Tallahassee native Bud Carlson shares a special bond with the famous "unsinkable ship".
"I have two relatives who were imminently involved with the construction of the Titanic," he says.
One of those is William Pirrie. Chairman of the Board of Harland and Wolff, the company that built the Titanic.
The other is Thomas Andrews, the ship's chief designer who died on the maiden voyage.
It's community stories like these that inspired the Brogan Museum's upcoming Titantic Exhibit.
"We're going to take the best of those stories and try to incorporate them into an exhibit experience," Chucha Barber of the Brogan Museum says.
The exhibit is set to open Labor Day weekend, featuring a First Class Cabinet simulation and authentic Titantic artifacts.
One of the many things that will be seen at the Brogan Museum Titanic exhibit is the actual front page of the Atlanta Georgian newspaper just six days after the Titanic sank.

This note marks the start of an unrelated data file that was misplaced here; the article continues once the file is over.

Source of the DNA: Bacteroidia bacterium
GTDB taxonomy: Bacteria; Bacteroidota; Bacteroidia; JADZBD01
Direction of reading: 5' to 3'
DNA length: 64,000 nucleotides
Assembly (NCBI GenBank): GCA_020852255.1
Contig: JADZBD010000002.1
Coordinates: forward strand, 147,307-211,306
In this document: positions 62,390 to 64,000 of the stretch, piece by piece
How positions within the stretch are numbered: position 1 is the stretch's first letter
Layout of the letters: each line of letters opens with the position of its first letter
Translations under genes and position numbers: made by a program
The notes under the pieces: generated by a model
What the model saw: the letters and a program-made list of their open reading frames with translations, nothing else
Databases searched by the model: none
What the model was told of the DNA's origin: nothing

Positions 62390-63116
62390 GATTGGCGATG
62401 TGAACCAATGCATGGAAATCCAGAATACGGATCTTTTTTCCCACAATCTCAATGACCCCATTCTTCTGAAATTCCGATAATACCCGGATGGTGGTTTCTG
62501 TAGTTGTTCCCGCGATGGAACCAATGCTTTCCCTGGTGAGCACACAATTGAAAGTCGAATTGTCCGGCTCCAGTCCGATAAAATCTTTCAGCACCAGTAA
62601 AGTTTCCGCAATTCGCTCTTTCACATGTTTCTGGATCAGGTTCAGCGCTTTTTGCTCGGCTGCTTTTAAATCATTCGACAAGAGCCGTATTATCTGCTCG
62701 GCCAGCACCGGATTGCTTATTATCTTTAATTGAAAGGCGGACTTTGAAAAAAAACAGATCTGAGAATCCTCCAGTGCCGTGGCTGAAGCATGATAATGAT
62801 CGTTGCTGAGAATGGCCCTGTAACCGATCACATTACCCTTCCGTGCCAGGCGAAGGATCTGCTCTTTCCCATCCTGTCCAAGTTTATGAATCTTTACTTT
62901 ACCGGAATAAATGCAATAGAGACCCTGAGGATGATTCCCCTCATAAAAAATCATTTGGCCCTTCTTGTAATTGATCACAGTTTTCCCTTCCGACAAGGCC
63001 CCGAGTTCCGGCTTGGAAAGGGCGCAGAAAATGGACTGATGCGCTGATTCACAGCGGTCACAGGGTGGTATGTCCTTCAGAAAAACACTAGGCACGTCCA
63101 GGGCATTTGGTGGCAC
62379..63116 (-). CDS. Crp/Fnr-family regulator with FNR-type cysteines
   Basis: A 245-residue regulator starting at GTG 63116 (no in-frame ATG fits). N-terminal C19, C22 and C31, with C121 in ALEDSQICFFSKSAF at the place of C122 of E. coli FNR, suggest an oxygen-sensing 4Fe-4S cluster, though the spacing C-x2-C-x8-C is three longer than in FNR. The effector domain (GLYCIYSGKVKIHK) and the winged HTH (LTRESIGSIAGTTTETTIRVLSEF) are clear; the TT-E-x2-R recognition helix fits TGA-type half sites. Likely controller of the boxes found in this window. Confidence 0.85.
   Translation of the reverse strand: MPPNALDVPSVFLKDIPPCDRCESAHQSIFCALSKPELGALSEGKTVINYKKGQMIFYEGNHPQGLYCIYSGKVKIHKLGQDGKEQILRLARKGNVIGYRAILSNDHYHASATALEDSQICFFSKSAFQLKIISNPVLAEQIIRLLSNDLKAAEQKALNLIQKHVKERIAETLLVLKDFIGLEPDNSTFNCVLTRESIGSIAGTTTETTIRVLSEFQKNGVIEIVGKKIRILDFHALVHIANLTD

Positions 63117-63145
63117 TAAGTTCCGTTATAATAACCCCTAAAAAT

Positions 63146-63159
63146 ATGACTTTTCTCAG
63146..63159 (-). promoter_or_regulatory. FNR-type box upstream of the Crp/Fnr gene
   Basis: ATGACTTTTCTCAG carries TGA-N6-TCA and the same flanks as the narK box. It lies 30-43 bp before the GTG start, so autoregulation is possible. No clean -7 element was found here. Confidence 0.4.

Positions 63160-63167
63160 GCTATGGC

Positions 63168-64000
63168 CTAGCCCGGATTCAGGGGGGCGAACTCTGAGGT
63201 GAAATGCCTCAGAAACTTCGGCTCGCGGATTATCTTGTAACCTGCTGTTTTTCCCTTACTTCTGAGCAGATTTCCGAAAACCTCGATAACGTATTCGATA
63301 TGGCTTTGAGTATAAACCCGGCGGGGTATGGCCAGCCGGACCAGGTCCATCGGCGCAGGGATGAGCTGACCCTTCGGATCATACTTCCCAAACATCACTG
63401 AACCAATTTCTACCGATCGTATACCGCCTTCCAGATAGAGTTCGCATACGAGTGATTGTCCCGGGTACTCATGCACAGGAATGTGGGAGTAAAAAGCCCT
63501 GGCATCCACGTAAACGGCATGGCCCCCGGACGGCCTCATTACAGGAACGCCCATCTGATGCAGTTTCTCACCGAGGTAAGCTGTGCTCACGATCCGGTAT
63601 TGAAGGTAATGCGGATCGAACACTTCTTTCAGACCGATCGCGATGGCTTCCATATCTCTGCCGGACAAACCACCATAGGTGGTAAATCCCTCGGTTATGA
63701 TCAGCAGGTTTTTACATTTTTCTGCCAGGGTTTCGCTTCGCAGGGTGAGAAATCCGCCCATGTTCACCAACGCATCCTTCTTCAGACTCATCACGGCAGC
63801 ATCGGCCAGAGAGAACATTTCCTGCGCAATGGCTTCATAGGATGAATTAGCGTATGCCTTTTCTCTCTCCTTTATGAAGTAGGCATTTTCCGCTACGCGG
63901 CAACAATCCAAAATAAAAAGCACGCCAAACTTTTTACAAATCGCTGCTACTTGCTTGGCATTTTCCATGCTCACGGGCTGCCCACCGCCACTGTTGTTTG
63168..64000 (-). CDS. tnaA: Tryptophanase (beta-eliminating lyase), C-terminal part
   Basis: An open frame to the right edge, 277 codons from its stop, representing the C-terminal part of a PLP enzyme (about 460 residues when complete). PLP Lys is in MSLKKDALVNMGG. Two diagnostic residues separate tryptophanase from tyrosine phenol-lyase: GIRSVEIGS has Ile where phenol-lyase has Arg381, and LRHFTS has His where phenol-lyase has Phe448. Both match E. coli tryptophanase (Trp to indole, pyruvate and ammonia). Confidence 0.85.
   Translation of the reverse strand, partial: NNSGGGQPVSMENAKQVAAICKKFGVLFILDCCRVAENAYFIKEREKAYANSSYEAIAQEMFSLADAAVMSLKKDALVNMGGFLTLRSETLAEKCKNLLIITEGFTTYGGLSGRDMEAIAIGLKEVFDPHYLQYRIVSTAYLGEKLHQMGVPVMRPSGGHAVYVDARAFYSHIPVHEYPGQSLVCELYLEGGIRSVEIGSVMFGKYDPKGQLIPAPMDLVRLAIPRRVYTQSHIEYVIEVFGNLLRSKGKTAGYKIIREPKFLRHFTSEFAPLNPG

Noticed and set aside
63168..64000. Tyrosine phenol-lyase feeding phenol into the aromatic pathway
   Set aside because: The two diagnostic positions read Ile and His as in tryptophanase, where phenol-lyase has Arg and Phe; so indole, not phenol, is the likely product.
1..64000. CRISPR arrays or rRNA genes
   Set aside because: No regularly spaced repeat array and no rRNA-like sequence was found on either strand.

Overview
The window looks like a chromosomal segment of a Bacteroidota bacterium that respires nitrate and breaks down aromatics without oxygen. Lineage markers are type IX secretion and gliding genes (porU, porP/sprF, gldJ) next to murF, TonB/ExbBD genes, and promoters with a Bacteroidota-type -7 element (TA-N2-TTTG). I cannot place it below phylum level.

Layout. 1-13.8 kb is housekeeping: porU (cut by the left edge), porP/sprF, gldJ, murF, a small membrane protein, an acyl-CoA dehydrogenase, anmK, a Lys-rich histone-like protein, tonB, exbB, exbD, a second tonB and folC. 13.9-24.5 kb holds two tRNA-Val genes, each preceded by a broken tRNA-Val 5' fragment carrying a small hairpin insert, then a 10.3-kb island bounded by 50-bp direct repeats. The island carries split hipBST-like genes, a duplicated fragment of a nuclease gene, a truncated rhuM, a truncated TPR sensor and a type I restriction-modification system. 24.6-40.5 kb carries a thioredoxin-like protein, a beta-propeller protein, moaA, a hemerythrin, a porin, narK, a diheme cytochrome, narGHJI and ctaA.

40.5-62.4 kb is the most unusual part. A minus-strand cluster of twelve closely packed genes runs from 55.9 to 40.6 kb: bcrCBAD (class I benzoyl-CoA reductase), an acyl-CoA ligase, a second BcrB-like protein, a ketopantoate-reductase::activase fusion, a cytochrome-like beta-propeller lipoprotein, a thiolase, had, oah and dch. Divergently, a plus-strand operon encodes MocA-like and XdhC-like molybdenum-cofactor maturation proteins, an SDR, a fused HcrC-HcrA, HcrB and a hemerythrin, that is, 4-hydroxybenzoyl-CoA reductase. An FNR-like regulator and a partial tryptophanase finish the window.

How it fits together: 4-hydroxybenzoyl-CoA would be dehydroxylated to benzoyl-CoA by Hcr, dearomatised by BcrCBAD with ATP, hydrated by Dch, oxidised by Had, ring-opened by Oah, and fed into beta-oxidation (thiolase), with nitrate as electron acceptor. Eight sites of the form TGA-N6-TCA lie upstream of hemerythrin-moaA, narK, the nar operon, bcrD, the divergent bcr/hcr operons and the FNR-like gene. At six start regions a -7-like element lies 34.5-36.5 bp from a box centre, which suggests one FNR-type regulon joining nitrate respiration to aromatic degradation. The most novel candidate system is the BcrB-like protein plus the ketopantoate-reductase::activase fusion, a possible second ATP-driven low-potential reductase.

It was collected by Craig Shaw, who has always been fascinated by the Titanic.
"I'm really not sure why it stays in our imagination so much because there have been thousands of ship sinkings, but for some reason the Titanic stands out as special among all of them," Shaw says.
"It's nice to know that where there still may be horse thieves in your lineage, there's also some great folks back there too, so yes, I think proud might be a good word to use," Carlson says.
The Mary Brogan Museum asks anybody with a personal connection to the Titanic or a story about it to contact them. It may be featured in the upcoming exhibit.
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